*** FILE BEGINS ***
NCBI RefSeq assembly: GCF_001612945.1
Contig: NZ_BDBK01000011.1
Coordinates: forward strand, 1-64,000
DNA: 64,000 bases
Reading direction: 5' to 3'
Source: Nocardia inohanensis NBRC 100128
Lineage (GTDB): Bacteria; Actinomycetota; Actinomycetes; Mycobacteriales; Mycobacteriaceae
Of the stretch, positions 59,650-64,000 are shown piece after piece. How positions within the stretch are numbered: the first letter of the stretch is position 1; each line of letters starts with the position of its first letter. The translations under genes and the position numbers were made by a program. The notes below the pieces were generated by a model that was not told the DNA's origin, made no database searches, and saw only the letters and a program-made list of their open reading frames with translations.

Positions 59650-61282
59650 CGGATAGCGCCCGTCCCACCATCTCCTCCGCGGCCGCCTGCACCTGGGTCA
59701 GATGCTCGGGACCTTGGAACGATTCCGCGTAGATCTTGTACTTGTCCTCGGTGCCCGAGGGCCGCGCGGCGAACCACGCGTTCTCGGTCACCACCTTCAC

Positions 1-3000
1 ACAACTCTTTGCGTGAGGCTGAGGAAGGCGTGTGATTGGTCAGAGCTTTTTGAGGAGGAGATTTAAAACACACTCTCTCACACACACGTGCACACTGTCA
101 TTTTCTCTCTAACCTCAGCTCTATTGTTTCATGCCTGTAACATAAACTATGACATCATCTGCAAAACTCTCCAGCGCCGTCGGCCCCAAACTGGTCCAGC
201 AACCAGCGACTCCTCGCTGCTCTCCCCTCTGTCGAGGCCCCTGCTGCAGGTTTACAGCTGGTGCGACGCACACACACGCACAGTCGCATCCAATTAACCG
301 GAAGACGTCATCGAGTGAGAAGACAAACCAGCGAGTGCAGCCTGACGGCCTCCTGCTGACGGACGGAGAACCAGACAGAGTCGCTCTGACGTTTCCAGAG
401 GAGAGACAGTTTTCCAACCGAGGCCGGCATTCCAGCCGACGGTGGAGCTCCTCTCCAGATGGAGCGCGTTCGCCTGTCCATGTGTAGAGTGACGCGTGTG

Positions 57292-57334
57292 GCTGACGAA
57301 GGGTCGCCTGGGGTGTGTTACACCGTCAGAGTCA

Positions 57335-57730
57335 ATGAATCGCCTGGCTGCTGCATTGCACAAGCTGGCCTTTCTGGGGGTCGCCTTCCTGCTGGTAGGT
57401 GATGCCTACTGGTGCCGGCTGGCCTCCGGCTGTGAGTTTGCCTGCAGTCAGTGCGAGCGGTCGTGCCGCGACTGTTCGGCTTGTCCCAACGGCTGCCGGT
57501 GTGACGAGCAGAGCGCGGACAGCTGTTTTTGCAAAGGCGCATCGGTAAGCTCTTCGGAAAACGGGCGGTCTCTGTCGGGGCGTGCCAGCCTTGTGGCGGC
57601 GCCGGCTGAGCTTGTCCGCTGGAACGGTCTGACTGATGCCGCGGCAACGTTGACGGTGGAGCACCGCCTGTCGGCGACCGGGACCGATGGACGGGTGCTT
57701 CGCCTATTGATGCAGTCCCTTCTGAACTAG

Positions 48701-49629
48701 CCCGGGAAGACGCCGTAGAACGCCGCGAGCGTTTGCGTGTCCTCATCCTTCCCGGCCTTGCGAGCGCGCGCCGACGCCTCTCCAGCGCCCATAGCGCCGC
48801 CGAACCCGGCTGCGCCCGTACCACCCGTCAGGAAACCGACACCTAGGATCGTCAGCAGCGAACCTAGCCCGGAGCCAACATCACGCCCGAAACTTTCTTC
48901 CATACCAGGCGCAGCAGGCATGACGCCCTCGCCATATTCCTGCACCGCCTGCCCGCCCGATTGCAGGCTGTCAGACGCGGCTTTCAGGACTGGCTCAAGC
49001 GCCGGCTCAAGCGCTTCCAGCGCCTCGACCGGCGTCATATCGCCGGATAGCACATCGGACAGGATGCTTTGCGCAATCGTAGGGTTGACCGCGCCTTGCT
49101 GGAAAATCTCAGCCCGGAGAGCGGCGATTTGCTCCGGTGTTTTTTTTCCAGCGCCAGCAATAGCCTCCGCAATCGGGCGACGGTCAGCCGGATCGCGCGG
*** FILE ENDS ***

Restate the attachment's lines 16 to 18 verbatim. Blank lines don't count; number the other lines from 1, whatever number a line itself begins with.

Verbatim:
301 GAAGACGTCATCGAGTGAGAAGACAAACCAGCGAGTGCAGCCTGACGGCCTCCTGCTGACGGACGGAGAACCAGACAGAGTCGCTCTGACGTTTCCAGAG
401 GAGAGACAGTTTTCCAACCGAGGCCGGCATTCCAGCCGACGGTGGAGCTCCTCTCCAGATGGAGCGCGTTCGCCTGTCCATGTGTAGAGTGACGCGTGTG

Positions 57292-57334